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Eating Late and Fast: Contributing Factors in Obesity

Late-night snackers and fast- eaters are more likely to gain weight.

For those people who work night time hours or who wake in the middle of the night to enjoy a midnight snack, this means that you are more likely to become overweight or obese based on your habits alone.

The human body is governed by hormonal fluctuations and routines, also called the circadian rhythm that essentially ensure we eat at the right times during the day. Since our energy needs are greater, it is essential that we offer our bodies’ ample caloric intake to fuel our activities.


If we eat at odd times such as at night, we kick off a hormonal imbalance where too much ghrelin (the feed me hormones) and not enough leptin (the I am full hormone) are produced. These hormones are the rulers of our appetite and feelings of being satisfied and wreak havoc on our metabolism when thrown out of sync.


Some people are convinced that not eating after 7 p.m. helps them to lose weight and keep the weight off. Whether or not this strategy works for everyone, nutritionists are offering some advice on how people who are interested in this approach can best accomplish it.


Similarly, the rate at which a person eats affects how many calories he ingests. There have been two researches in 2008 but perhaps the most intriguing research is this year’s study published in the Journal of Clinical Endocrinology and Metabolism by Kokkinos et al. This research gives us a better understanding of the underlying physiological effect of eating speed. According to research findings, eating at speed affects certain hormone levels in our body, which in turn interact with the hypothalamus to create the feeling of hunger or fullness. The hormones PYY, GLP-1, and Ghrelin all play a role. Kokkinos found that levels of both PYY and GLP-1 are significantly higher in the body when a person eats slowly. These two hormones cause a person to feel full. It was found that Ghrelin levels were higher two hours after eating for those who ate quickly. Ghrelin causes the feeling of hunger. This research supports the previous studies. It seems hormone levels are responsible for the fullness slow eaters feel and the hunger fast eaters feel. What’s interesting is that fast eaters feel both less full after eating more food and hungrier just a couple hours after eating than do slow eaters.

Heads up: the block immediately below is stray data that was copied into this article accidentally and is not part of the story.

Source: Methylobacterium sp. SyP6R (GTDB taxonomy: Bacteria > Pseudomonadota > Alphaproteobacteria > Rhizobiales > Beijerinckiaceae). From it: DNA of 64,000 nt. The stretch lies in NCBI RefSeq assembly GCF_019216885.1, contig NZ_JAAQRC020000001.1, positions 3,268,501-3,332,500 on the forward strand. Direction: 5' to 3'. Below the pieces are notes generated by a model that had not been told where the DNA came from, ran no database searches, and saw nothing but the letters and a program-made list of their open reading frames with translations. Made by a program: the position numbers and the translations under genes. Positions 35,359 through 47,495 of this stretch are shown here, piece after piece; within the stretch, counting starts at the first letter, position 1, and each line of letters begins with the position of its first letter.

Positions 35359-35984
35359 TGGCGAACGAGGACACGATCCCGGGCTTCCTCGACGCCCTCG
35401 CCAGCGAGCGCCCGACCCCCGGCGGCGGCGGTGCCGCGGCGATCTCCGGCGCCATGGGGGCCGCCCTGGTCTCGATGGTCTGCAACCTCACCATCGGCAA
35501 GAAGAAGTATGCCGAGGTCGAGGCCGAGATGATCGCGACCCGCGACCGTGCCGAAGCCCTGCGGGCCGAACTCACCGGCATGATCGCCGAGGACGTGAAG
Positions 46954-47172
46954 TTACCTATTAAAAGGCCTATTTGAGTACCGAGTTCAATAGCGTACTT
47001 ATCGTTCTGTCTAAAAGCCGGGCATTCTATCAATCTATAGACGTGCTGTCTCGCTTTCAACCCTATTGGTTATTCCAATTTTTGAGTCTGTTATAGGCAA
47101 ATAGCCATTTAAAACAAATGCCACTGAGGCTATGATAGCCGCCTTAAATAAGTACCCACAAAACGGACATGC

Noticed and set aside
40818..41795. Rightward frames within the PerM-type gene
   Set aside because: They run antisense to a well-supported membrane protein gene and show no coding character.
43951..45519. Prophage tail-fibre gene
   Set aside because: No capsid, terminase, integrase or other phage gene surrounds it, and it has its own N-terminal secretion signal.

Of course, if you can change your eating habits and begin to eat in time and more slowly, chewing your food 20-30 times before swallowing, then you will likely begin to eat fewer calories. More importantly, you will actually feel full after your meal, and you will go longer before feeling the need to eat again. It could be that modifying eating time and speed is the best dieting tip anyone could give. So take a hint from these studies and start eating slowly!


If you don’t eat before mid-morning (around nine or ten o’clock), you are probably skipping breakfast. A good breakfast should contain a good dose of fiber and protein to keep you satisfied until lunch time.


Tips to adopt healthy eating pattern

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